February 2 2015 Latest news:
Tuesday, July 3, 2012
The battle over House of Lords reform is heating up before the crucial Commons debate at the start of next week, with Tory grandee Baroness Shephard slamming the government for trying to gag rebel MPs.
Her attack was a response to some innovative ‘procedural manoeuvring’ that the government is rumoured to be making.
As it stood most Tory MPs who found House of Lords reform distasteful appeared to have resigned themselves to backing the proposals – in part through fear of the whips, due to an impending reshuffle and simply because many don’t want to put their careers on the line by rebelling against something they care so little about.
However a number of Tory MPs had suggested they might instead oppose the ‘programme motion’ for Lords reform. Every time the government brings forward a Bill, it is convention for ministers to propose such a motion which sets out when and for how long an issue is debated.
To oppose it would delay the Bill, a sort of mini-act of rebellion that would not kill the legislation completely, allowing MPs to register a level of discontent without being too disloyal.
But having heard that some MPs planned to do this, the government will apparently make a pre-emptive strike – it will not even bother to move a programme motion, thus robbing MPs of any chance to vote against it.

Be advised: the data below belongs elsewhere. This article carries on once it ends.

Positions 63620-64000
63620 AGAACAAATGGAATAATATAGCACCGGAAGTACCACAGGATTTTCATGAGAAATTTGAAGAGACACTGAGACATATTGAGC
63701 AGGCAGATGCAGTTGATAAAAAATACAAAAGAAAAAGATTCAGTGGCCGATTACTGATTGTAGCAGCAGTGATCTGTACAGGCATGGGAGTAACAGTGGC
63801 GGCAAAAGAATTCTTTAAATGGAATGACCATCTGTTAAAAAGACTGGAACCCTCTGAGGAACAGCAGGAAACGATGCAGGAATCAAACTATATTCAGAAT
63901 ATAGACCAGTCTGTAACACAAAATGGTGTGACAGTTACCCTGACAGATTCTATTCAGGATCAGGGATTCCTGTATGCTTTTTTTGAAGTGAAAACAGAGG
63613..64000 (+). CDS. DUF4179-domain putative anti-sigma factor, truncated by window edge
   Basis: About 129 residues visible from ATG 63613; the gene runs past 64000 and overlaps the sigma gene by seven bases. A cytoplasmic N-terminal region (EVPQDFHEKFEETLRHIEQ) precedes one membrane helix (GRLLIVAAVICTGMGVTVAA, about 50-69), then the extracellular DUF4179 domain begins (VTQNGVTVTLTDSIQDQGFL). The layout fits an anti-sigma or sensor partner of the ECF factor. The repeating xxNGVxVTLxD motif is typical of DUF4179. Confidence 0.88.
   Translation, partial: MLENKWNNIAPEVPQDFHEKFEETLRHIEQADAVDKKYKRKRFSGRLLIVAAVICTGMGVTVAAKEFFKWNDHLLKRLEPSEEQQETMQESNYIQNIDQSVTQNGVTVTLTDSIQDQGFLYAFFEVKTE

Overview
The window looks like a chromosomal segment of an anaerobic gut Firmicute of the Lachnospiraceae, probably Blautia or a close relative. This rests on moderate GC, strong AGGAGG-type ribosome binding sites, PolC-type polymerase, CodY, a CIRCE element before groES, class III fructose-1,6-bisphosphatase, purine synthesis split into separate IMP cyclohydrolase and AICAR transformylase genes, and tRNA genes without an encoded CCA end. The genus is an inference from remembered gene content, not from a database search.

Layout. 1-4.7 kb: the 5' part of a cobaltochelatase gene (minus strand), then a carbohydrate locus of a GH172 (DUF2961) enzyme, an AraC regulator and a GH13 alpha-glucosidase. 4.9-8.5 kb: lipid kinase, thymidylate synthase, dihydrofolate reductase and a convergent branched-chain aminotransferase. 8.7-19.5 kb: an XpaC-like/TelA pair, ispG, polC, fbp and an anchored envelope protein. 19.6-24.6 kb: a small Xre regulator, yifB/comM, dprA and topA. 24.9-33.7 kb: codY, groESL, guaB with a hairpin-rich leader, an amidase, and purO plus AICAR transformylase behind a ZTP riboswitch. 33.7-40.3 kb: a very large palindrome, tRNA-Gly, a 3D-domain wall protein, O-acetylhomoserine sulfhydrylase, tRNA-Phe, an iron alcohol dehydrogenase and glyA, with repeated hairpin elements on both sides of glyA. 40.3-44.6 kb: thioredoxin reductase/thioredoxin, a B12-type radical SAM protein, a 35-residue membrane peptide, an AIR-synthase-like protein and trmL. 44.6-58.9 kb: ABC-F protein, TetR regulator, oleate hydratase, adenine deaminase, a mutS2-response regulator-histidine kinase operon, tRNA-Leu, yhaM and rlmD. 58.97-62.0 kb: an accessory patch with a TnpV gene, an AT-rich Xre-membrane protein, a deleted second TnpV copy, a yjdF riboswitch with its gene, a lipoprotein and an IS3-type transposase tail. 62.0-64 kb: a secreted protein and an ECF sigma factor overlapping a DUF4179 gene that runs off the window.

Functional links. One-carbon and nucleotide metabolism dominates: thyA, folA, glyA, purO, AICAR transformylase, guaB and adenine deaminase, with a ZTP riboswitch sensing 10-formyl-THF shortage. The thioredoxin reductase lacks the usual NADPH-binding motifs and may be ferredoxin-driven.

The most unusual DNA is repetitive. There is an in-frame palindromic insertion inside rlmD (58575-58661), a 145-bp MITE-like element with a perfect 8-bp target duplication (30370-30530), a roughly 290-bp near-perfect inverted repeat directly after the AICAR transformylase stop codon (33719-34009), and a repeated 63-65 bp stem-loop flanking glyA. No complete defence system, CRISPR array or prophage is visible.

It’s a highly unusual move for the government whips to pull, which has caused waves beyond the Commons chamber. Baroness Shephard, former cabinet minister, branded the move a gagging order and claimed it showed the government was “running scared”.
She told me: “This issue of a programme motion may seem technical to the man on the street, but the government has effectively imposed a gagging order on MPs.
“The fact is that the government is so afraid of an expression of disagreement from MPs on House of Lords reform that it’s not even allowing them an opportunity which is always accorded them in legislation; to dictate how they wish to debate a matter.
“They have cut them off at the legs, silenced them before the debate can even start. To me this is a measure of weakness on the part of the government and it’s an extraordinary demonstration of their attitude towards democracy, which they claim to be enhancing by reforming the House of Lords. A contradiction of terms does not even begin to describe the government’s stance.”